The movie reminds us there are people on this earth who feel most comfortable and safe in their own home. They are delighted to find out they have friends who have invited themselves over. Food is carried in. The table is set.
Someone prays out loud before the meal. They thank God for the chance to be together. They pray for a blessing upon the food before them and upon the love between them.
It’s possible for the lady of the house to get a few things checked off her honey-do list because the grown men, whom she refers to as “the boys,” will help her out.
The characters in the movie realize they’ve had a rather enjoyable evening. They start getting together every Friday night and sometimes in-between.
Board games don’t happen without people showing up, sitting down, and deciding to spend time together. Since the movie is about happiness, the writer makes his characters gather to play their favorite games – usually it’s Mexican Train Dominoes.
The actors in the movie realize they should be more intentional about checking in with those they haven’t seen or spoken with in a while. They call their cousins, and uncles, and long-lost friends and once again connect with them. They ask them what they’ve been up to. The person on the receiving end feels loved and cared for.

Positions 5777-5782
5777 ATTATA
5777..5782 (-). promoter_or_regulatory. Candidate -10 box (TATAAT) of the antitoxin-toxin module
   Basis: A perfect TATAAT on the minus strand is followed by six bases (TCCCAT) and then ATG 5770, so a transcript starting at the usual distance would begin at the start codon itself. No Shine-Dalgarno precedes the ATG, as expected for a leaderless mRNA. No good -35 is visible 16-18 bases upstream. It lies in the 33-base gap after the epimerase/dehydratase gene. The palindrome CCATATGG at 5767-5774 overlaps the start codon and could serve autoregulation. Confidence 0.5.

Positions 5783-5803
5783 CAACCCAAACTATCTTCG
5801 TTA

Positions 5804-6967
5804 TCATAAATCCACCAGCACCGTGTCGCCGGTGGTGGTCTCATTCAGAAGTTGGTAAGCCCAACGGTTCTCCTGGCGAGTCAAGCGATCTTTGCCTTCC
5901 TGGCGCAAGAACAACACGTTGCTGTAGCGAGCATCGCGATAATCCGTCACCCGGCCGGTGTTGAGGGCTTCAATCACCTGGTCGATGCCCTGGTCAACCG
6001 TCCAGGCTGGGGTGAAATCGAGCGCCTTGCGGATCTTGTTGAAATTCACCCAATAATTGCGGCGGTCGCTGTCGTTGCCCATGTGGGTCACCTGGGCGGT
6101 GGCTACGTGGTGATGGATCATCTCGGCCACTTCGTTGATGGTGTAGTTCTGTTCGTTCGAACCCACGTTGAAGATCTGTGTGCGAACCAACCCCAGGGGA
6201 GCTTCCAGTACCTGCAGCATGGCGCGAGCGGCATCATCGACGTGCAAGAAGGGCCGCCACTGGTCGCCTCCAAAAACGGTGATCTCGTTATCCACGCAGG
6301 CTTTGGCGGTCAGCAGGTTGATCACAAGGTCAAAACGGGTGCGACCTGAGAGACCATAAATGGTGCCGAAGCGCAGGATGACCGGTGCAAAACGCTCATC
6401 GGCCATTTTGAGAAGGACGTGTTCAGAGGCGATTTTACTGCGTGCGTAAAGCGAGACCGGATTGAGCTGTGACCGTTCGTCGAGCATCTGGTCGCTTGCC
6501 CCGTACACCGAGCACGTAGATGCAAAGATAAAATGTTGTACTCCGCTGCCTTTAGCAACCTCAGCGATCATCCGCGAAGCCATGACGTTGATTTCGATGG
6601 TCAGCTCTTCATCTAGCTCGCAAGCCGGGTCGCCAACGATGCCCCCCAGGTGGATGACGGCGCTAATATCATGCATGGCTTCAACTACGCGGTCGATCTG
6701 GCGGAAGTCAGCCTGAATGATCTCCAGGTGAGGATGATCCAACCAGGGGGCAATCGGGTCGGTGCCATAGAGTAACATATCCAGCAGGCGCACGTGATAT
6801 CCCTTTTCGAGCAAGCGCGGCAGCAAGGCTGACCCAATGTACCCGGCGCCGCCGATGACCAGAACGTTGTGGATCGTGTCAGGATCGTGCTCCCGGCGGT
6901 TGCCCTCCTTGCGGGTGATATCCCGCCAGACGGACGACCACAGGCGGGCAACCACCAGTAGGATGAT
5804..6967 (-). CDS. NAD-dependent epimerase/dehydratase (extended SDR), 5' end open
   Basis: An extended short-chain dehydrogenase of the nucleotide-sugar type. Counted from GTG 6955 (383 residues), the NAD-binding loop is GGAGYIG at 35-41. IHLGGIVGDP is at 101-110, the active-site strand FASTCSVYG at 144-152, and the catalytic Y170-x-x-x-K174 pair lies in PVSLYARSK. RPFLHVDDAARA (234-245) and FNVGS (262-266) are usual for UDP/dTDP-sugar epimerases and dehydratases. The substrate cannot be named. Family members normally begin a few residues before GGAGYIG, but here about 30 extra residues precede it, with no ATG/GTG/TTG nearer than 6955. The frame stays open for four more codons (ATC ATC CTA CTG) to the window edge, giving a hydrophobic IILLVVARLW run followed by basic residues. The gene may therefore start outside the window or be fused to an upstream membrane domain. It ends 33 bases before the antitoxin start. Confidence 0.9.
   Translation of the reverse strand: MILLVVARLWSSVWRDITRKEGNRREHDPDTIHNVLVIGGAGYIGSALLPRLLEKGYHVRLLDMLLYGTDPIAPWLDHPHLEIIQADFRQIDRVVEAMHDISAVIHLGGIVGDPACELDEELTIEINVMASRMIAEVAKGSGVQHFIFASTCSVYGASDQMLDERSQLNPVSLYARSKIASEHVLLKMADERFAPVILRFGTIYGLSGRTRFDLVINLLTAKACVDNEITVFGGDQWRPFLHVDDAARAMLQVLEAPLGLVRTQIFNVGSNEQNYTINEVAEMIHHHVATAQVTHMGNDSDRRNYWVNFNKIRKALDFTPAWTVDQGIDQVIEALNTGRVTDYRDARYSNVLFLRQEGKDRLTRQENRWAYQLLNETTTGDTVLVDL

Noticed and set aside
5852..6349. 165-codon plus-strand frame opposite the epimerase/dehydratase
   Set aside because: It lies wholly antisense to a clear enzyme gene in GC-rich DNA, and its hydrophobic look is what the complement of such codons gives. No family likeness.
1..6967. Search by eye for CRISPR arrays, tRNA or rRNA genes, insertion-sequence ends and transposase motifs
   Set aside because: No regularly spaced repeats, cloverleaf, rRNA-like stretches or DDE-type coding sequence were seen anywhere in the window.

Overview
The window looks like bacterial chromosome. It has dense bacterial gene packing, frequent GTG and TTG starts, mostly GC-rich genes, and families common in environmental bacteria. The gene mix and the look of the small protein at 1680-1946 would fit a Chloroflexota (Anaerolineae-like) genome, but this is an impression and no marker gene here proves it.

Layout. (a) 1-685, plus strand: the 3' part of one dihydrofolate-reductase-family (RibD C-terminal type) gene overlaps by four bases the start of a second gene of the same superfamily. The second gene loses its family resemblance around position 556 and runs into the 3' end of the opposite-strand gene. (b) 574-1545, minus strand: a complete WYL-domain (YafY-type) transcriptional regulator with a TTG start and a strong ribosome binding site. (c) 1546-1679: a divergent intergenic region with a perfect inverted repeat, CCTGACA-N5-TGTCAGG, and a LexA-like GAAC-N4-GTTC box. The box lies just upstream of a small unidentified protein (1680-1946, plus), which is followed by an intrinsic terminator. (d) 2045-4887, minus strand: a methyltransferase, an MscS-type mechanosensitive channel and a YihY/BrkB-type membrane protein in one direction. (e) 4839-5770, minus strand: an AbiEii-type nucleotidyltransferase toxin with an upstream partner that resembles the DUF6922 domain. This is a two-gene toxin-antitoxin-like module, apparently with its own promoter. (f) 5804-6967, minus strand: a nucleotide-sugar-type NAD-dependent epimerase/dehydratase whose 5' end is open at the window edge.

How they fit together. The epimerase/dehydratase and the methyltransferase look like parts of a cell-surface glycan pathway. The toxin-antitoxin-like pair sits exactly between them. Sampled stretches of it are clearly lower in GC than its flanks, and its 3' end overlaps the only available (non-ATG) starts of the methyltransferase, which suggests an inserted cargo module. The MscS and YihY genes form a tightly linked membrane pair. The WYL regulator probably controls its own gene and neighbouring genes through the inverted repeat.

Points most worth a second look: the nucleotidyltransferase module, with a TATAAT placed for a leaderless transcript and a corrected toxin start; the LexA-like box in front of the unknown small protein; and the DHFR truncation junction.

Perhaps the screenwriter of such a movie should keep Matthew 25:40 in mind as he is writing the plot.
We forget that every move we make can be a positive move. As we do for others, we are doing unto Him. As we give, we are giving unto Him. As we take away, we are taking from Him.
As we speak, we are speaking unto Him.
Every morning, we have a new opportunity to become a happier version of ourselves. There is a Screenwriter Who writes our steps and tells us what our next line should be. There are no idle words in His screenplay.
Since we don’t always know others by their first name, we could simplify things by referring to them as our buddy. After all, we know they are part of our tribe. We can offer those around us the most precious gifts there ever could be: our kind words, our time, and our attention.
Certainly that would be the start of world peace.
© Marlene Oxender 2022